February 7, 2002
Source: The Executive Office of the Governor
The Honorable John McKay
The Florida Senate
The Honorable Tom Feeney
Florida House of Representatives
Dear President McKay and Speaker Feeney:
In my State of the State Address, I pledged to facilitate full, honest and transparent dialogue on the Senate tax plan. To that end, I raised several important questions concerning the impact that a massive tax overhaul would have on Florida's business climate.
So far, the accelerated discussion of the reform plan has focused primarily on the tax collectors in Tallahassee, rather than the taxpayers throughout Florida. Government expansion has been the concern, not economic growth and job creation.
Now, as this tax plan moves to the House of Representatives, I believe it is appropriate to offer my specific thoughts and concerns based on testimony provided to the Florida Senate; research conducted by the Governor's Office; economic theory and principle; and my own experience as a businessman, a former Secretary of Commerce and Florida's chief economic development officer.
As Governor, I am also committed to represent all the people of the State of Florida, not just those who are most vocal about reform, whether they are business interests concerned about the impact of the proposal or others seeking growth in government. Seemingly left out of the debate are those Floridians who are busy raising their children, trying to support their families with dual incomes, and going about their everyday lives - Floridians who must shoulder the burden of tax reform either through higher prices, lower wages, or lost jobs. While I applaud the Senate's passion for debating Florida's system of taxation, I have come to the conclusion that I cannot support the proposal passed by the Senate. I cannot support a proposal that will lock into our Constitution any plan that does not embrace the fundamental principle that government should not grow faster than our ability to pay for it. I believe now more than ever before that the true issue lies not in how much the government takes, but in how much the government spends. Regardless of its intent, this tax reform is a government spending plan.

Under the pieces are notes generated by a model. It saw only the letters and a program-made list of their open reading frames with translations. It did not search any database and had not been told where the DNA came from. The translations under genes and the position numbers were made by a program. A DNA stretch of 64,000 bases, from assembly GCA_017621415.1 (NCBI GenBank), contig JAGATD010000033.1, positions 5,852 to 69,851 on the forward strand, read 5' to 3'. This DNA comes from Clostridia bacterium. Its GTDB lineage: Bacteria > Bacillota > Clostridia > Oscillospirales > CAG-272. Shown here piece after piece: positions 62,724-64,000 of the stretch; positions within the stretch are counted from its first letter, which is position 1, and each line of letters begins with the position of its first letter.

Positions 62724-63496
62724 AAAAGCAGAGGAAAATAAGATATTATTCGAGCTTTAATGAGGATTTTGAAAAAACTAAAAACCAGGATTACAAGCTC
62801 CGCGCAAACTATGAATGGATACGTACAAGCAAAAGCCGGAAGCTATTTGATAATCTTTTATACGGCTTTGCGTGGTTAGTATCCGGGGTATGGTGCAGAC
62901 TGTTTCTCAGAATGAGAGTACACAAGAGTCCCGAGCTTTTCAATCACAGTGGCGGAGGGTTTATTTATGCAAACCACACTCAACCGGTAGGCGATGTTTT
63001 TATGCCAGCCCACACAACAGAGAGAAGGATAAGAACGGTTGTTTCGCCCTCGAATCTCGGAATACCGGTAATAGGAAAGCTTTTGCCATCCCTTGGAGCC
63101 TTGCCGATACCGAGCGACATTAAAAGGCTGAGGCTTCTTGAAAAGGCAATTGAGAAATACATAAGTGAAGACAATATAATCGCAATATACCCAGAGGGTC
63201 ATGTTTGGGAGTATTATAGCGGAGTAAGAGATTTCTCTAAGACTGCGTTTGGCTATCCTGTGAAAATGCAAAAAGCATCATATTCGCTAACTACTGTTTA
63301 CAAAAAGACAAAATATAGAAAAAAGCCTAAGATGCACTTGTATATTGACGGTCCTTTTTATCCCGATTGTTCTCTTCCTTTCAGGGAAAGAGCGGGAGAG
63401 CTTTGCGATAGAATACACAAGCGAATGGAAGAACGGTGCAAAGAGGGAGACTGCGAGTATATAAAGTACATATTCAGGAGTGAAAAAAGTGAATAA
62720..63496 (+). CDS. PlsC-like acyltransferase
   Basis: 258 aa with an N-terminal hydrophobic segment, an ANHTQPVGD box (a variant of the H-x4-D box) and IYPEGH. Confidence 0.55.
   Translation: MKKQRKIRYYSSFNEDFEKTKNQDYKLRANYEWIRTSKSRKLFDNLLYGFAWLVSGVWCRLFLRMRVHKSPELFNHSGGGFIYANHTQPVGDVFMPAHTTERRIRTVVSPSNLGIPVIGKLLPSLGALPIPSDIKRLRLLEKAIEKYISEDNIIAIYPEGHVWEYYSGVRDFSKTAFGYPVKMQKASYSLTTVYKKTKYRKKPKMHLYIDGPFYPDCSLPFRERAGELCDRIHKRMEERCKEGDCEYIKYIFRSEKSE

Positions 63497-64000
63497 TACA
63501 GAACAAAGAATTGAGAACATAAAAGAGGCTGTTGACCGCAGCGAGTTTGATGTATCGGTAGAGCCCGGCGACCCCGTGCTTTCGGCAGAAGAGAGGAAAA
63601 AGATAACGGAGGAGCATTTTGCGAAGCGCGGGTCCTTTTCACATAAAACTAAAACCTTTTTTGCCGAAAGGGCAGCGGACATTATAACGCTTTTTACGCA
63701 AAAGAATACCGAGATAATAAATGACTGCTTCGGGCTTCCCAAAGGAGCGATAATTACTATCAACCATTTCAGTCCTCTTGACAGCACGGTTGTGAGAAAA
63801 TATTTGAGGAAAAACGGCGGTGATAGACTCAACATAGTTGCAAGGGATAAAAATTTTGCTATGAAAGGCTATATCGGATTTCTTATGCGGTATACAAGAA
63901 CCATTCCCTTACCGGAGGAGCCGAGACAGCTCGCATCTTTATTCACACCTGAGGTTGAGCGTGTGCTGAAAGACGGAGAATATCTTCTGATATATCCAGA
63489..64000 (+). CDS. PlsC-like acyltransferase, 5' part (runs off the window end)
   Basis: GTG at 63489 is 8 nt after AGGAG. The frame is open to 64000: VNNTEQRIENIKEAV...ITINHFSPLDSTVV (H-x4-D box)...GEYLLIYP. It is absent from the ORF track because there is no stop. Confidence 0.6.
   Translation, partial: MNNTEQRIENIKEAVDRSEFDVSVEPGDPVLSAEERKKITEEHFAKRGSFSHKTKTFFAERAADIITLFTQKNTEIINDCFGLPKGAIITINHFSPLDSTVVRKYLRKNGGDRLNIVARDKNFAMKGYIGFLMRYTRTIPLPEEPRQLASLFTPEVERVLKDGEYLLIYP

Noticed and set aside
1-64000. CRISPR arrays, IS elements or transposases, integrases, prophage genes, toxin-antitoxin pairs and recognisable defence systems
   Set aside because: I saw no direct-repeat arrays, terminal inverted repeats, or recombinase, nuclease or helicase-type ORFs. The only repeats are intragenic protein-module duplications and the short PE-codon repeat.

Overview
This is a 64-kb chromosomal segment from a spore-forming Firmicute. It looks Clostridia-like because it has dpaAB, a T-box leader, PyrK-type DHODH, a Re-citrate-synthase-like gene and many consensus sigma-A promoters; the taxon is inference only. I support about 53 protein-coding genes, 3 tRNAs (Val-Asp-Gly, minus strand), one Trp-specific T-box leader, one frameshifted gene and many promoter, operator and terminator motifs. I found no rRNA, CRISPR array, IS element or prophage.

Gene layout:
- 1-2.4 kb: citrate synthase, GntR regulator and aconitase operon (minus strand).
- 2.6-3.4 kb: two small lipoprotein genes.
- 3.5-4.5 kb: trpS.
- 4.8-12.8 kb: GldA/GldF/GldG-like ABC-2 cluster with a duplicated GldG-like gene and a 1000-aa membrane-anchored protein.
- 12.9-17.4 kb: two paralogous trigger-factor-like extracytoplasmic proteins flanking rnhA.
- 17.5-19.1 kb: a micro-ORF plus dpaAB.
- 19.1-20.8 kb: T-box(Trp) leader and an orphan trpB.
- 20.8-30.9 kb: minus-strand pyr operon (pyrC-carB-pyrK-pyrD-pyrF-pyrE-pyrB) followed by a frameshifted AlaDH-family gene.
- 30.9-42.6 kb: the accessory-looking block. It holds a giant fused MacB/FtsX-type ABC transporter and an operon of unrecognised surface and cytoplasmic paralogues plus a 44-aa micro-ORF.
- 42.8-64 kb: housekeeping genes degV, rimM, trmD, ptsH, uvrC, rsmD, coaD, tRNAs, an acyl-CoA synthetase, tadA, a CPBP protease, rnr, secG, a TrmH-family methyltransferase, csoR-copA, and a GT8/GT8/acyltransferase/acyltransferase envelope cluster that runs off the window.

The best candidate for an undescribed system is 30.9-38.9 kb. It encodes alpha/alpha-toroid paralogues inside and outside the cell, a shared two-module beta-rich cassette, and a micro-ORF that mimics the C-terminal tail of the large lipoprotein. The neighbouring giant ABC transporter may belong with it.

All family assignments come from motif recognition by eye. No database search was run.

I will outline the specific reasons for my opposition in two ways: by refuting six premises that provide a shaky foundation for this proposal, and by answering critical questions as yet insufficiently answered about the impact of the proposal on Florida's personal and business taxpayers.
The Six Premises for Tax Reform
I believe that our tax structure is an asset, and not a liability as some have suggested. Just consider Florida's job growth compared to other states during the slow growth period of the last year. As the The New York Times reported, while the nation as a whole lost one million jobs in 2001, Florida increased employment by 138,000 jobs. Economists, entrepreneurs, small businesses, Florida's own State Tax Reform Task Force, and average Floridians alike believe our tax structure is fundamentally sound.